4 months into recovery, I feel a strange mix of comfortable familiarity and exhilarating newness.  I no longer feel hyper-aware of every moment without alcohol, yet I still encounter many “firsts” – the first trip to the lake since I quit drinking, first performance since I quit, first time I went over to my sister’s for a late night chat that didn’t involve wine.  Soon we’ll enjoy our first anniversary since I’ve quit – our twenty-second and yet our first.

A new pair of jeans start to get really comfortable around this time, even thought they still look nice and new.  After 4 months or so a new romance starts to blossom into a “relationship” – where self-consciousness gives way to showing your true selves and passion becomes intimacy.  Around 4 month a new pregnancy starts to show.  It’s enough time to build a house or grow a garden or lose 50 lbs.

I see parallels in all of these things to my new life of recovery, but the most curious analogy of all is to new life itself.

The new me is 4 months old.

At 44 years of age, it’s been a long time since I had to admit I didn’t have all the answers.  As my sons become independent young men, I’ve taught them to drive, do laundry, fill out their own taxes, and wipe the gunge out of the microwave – all the essentials for independent living.

It’s easy to start believing I know it all when I constantly have the pleasure of imparting my great worldly wisdom on the less established.

Yet when it comes to my sobriety journey, every day brings something new.

A quick internet search of what to expect from a 4-month-old baby shows startling equivalencies to my current experiences:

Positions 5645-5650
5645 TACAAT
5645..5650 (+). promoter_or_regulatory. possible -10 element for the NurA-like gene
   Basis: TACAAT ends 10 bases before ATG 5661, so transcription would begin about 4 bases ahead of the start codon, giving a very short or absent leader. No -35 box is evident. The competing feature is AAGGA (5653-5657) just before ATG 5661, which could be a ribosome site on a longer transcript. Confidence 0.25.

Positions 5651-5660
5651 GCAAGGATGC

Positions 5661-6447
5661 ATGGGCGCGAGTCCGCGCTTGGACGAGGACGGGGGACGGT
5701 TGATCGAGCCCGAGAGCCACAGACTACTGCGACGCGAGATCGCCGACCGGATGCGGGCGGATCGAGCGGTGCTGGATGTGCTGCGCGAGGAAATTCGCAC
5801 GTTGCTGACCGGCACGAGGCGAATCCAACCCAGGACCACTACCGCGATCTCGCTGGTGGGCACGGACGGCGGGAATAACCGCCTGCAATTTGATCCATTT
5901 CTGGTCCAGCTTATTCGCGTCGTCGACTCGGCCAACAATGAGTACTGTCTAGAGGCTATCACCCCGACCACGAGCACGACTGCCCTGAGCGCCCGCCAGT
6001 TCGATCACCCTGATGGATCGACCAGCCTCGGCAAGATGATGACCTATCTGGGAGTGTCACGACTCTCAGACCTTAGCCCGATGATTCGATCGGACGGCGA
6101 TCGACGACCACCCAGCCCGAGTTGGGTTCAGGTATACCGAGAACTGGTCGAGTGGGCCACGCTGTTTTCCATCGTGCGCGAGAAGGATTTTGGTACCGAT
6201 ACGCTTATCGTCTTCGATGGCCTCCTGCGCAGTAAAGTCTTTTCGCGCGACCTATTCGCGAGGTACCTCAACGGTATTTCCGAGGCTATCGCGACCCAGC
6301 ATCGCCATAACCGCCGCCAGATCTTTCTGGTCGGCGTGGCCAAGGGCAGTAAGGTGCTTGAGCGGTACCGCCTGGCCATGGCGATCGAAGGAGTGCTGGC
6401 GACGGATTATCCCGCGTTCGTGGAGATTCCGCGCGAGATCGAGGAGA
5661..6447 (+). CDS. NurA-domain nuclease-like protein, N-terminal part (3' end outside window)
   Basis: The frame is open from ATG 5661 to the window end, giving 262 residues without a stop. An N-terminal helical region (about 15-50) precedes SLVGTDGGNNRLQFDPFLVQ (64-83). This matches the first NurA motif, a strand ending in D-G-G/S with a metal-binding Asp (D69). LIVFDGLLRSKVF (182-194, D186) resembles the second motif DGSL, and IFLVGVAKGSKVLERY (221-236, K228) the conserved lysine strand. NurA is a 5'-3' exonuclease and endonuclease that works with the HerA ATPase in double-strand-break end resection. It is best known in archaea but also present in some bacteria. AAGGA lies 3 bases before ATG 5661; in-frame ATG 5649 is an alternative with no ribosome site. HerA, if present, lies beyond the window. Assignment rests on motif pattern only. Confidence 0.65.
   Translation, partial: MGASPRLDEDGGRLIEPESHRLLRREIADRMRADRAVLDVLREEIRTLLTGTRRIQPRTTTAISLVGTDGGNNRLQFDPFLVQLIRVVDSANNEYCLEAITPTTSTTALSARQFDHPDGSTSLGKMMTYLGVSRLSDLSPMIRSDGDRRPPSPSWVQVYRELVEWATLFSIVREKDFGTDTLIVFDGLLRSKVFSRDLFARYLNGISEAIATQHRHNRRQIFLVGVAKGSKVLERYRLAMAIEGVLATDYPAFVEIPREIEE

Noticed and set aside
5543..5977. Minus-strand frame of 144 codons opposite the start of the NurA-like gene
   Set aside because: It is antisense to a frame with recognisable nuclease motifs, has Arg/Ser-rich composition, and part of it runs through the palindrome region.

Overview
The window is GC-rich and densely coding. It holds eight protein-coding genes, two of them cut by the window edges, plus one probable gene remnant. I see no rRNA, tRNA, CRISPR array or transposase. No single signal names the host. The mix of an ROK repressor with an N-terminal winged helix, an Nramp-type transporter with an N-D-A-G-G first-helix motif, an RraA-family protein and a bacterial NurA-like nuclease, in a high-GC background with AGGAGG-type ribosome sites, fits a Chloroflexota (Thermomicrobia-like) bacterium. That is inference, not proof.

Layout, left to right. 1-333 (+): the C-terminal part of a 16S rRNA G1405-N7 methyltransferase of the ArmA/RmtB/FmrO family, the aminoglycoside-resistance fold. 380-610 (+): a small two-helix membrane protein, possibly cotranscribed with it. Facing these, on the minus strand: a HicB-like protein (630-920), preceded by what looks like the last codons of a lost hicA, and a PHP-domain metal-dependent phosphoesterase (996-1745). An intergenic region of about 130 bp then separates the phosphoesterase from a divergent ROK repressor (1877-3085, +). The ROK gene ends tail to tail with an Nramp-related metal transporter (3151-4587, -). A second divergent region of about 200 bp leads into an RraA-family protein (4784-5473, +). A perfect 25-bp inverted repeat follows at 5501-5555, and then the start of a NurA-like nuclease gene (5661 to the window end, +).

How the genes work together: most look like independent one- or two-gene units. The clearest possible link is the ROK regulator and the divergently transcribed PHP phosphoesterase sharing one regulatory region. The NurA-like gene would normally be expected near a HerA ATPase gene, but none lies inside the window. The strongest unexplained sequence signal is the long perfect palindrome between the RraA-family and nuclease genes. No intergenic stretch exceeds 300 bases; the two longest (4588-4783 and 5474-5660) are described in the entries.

“FEEDING LESS FREQUENTLY” (I’ve given up “Dibbs” altogether although they certainly got me through detox.  I still allow myself snacks to help with occasional cravings but there are actual pauses between all the eating)

“REACHING OUT” (I’ve become less introspective and started to notice the world again.  I’m taking an interest in things!)

“ABLE TO PLAY ALONE” (I can stand myself. I enjoy myself. I am not trying to escape from myself!)

“BEGINNING TO UNDERSTAND LANGUAGE” (I have a whole new toolbox of ideas that are new to me)

“SEEING COLOURS” (The world has become more beautiful and alive – I stop to see and feel the beauty around me and give thanks on a regular basis)

“GETTING MORE SELECTIVE ABOUT PEOPLE” (Wow, that’s a big one.  I’m getting to know myself, starting to understand my own motives and see things more clearly.  This means I am rethinking my inner circle and carefully choosing who I draw in close and trust.)

“LAUGHING AND SOCIAL INTERACTION” (After weeks of dealing with the demands of a newborn, it is such a treat when that little one starts to smile at you and reward you for all that hard work!  I feel like I am there with myself – I am loosening up and catch myself having fun and laughing without guarding it all.)

Let’s not draw the parallels too much further or you know I’ll be tempted to throw in a diaper joke and well, then I’ll have gone too far.

Suffice to say, at 4 months I am in a very good place.

If you are drinking more than you’d like and are thinking about quitting, 4 months can sound like an impossible amount of time.  It’s flown by for me.  The beginning was the hardest and once I got through it time seemed to speed up.

If you are in recovery yourself, perhaps you know this feeling of hitting your stride and feeling strong.  Either way, I think we all agree that the beginning is the hardest.

There have been many challenges and difficulties, especially this past week when I was feeling the pressure of the “sandwich generation”.  However, my recovery seems to be giving me added strength to get through things, and I am keeping on carrying on.